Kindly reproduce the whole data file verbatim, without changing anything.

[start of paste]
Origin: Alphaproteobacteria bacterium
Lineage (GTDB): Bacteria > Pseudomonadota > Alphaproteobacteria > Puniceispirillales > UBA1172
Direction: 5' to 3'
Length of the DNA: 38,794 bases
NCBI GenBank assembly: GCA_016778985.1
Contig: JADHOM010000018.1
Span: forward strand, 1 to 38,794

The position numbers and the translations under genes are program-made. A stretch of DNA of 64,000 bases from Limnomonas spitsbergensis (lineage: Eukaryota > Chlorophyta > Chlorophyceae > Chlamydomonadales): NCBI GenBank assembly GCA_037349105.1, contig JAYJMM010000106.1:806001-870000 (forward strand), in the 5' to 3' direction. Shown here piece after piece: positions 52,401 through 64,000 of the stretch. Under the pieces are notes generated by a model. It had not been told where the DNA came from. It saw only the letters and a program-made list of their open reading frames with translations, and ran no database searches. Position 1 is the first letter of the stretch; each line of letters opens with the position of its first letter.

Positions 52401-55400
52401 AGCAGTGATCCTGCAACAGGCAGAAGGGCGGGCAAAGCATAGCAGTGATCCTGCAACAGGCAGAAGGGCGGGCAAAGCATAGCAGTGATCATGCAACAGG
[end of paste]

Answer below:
Origin: Alphaproteobacteria bacterium
Lineage (GTDB): Bacteria > Pseudomonadota > Alphaproteobacteria > Puniceispirillales > UBA1172
Direction: 5' to 3'
Length of the DNA: 38,794 bases
NCBI GenBank assembly: GCA_016778985.1
Contig: JADHOM010000018.1
Span: forward strand, 1 to 38,794

The position numbers and the translations under genes are program-made. A stretch of DNA of 64,000 bases from Limnomonas spitsbergensis (lineage: Eukaryota > Chlorophyta > Chlorophyceae > Chlamydomonadales): NCBI GenBank assembly GCA_037349105.1, contig JAYJMM010000106.1:806001-870000 (forward strand), in the 5' to 3' direction. Shown here piece after piece: positions 52,401 through 64,000 of the stretch. Under the pieces are notes generated by a model. It had not been told where the DNA came from. It saw only the letters and a program-made list of their open reading frames with translations, and ran no database searches. Position 1 is the first letter of the stretch; each line of letters opens with the position of its first letter.

Positions 52401-55400
52401 AGCAGTGATCCTGCAACAGGCAGAAGGGCGGGCAAAGCATAGCAGTGATCCTGCAACAGGCAGAAGGGCGGGCAAAGCATAGCAGTGATCATGCAACAGG